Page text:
The revised definition of CP practice articulated here is akin to the philosophy of Liberation Psychology, particularly in how we accentuate relational ethics (Martin-Baró, 1994; Montero, Sonn, & Burton, 2017). Our reconceptualization of CP praxis emphasizes relational ethics as the process of becoming one with complex adaptive systems of relationships within geographic regions, organizational settings, and community spaces, which involves a mutual, co-laboring, capacity-building process, predicated on ongoing conversations and co-learning with attention to differences in power and care for experiences of harm. This dovetails with liberation psychology literature on critical consciousness in action that indicates how intentional analysis of power within relationships is key to authentic dialogue that allows for liberatory transformation (Montero, 2009; Serrano-Garcia, 1994).


In our work, lengthy or ongoing dialogues are often prioritized to share/hear experiences and knowledge, which are praxes that have been long valued by social communities appreciating indigenous knowledges of the Global South. One example of this is how our university’s Civic Engagement Center is co-hosting a discussion session on the “Whose Lakefront” project with the Native American Center of Chicago. This is particularly important within the context of Chicago where oppression based largely on coloniality of power manifests through the living legacy of colonialism through racial, gendered, spiritual, political, and social hierarchical orders (Lugones, 2007; Quijano, 2000). These hierarchies have been the foundation for the design and ongoing functioning of the city as reflected in current social and economic structures (Nightingale, 2012). In addition, we believe acknowledging power dynamics is critical in that if we are in dialogue without acknowledging the global, historical context of subjectivities, and a frame of decoloniality, we may only be replicating discourses based on a hegemonic monologue. Therefore, unless we (multiple community stakeholders – academics included) understand how power dynamics influence our relationships, we will not be able to engage in the local dialogue necessary to bring all forms of knowledge into consideration when seeking to change harmful systems structures (e.g., public policy, organizational practices, normalized harmful ways of being in relationship to the world in general).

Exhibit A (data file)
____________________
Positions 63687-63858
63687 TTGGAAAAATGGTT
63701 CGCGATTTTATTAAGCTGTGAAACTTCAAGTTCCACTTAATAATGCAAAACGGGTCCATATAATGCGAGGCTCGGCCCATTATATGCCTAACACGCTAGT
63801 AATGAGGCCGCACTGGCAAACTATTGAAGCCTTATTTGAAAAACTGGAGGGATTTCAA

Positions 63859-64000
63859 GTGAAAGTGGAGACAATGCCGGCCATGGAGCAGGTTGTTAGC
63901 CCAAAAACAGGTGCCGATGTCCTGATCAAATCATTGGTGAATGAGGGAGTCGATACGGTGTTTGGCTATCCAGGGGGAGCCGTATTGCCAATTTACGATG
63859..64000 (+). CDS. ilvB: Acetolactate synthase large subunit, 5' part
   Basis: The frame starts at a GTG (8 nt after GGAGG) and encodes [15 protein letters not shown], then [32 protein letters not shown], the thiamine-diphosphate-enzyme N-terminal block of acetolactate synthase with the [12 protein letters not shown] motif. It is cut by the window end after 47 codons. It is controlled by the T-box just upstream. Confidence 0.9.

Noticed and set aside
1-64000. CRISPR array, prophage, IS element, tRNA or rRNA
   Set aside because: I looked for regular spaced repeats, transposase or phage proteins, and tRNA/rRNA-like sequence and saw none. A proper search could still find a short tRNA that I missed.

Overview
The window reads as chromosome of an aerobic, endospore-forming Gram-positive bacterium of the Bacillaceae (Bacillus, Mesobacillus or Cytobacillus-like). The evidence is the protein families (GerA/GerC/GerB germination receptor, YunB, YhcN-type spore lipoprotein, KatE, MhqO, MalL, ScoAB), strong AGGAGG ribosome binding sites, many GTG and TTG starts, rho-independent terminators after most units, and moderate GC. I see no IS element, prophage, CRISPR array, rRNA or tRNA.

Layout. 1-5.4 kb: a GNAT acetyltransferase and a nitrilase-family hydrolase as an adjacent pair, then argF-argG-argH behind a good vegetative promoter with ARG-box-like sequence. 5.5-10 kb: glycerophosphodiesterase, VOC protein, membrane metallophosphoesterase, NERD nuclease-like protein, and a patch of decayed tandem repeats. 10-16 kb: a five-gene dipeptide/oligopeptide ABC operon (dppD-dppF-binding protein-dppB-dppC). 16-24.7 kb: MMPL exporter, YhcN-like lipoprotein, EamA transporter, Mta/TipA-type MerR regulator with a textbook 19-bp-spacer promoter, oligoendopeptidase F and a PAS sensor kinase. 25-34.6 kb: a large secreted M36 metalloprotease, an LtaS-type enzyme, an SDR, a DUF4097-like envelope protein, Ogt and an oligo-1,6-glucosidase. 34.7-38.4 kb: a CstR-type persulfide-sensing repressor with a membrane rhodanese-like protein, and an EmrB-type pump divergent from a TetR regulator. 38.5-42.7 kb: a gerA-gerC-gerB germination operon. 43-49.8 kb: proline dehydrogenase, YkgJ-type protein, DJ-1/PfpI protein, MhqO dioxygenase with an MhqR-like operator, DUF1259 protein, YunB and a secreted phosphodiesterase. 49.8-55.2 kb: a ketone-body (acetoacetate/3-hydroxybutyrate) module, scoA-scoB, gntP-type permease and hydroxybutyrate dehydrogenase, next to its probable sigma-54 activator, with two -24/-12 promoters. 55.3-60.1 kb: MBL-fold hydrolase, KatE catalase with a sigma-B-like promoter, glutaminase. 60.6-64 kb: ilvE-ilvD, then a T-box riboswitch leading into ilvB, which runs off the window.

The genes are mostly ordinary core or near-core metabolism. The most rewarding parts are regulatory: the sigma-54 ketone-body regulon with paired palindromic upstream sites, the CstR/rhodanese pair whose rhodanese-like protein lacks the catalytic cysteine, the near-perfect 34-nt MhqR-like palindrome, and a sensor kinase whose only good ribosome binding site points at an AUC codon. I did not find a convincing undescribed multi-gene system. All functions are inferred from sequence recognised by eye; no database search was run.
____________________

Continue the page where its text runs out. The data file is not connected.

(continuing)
We view ourselves in ongoing dialogue with those of varying roles within our geographic and political landscape. We strive to better connect across obstructions of power to bridge new understandings that we hope can build to influence real social, cultural, and structural change. Our work to apply the variety of CP practice competencies is part of this praxis. To better participate in this relational praxis, we seek to enhance our understanding of what it means to be “in relationship.” Building horizontal relationships through an increasing understanding of how power manifests itself in relationships, we work to deepen our understanding of how various power dynamics influence our positions and processes. 


Within our own geographic space (i.e., United States, Midwest, Chicagoland, urban setting) and in our attempt to reach and build expanded relationships globally, we believe that raising our deep structural, cultural, and political consciousness within our current context and settings, involves deliberate cycles of praxis on five main points related to all projects, including intention, purpose, positionality, power and relationality.


1. Intention refers to being clear with ourselves and others about why we seek to engage with a particular community or issue and our relationship to that community or issue. Questions to consider include:  

  • Why are we here? 
  • Who has encouraged us to enter/occupy/hold space in this setting? 
  • How are we potentially an agent of larger forces/energies that may be enacting some form of harm?